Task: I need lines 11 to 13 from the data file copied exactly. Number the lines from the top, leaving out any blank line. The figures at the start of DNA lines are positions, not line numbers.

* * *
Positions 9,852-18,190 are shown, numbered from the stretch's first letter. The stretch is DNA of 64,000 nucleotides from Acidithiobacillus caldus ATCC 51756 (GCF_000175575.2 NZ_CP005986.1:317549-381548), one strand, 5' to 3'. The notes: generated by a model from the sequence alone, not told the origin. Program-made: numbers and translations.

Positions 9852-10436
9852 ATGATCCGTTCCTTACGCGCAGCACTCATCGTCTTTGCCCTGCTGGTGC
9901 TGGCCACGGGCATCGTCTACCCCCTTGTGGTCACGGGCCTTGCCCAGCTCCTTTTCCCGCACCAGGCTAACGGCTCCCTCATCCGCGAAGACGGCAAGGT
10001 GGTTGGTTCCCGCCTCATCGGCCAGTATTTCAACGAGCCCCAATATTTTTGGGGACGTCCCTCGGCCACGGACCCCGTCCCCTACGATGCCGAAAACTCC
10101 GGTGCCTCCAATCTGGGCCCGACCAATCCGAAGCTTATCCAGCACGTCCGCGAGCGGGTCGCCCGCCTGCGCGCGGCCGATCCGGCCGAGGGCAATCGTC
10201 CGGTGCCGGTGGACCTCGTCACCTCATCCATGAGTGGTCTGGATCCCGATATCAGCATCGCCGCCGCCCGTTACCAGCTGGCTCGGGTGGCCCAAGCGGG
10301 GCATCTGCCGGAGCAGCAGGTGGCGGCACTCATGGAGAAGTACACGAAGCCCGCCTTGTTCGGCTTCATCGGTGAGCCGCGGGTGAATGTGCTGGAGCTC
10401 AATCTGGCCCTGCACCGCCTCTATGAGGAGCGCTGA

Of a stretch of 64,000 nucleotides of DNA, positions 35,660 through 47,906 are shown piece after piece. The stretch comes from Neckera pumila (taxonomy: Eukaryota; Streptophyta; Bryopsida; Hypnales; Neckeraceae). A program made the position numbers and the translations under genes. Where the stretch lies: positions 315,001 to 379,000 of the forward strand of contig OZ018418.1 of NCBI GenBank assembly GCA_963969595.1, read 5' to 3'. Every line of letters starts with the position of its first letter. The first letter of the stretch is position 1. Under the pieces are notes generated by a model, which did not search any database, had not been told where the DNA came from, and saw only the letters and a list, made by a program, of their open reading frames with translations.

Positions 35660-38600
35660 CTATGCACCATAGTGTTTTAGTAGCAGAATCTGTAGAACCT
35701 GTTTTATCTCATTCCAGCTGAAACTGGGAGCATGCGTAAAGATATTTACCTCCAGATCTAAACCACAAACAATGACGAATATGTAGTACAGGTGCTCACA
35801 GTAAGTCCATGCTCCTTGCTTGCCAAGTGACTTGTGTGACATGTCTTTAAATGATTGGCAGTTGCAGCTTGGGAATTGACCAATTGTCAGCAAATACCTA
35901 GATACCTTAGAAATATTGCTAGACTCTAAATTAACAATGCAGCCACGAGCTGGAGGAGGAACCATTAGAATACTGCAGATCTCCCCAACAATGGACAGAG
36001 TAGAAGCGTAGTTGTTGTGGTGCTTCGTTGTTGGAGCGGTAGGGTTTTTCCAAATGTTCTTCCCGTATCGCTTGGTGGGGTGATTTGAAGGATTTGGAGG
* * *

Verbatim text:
Positions 35660-38600
35660 CTATGCACCATAGTGTTTTAGTAGCAGAATCTGTAGAACCT
35701 GTTTTATCTCATTCCAGCTGAAACTGGGAGCATGCGTAAAGATATTTACCTCCAGATCTAAACCACAAACAATGACGAATATGTAGTACAGGTGCTCACA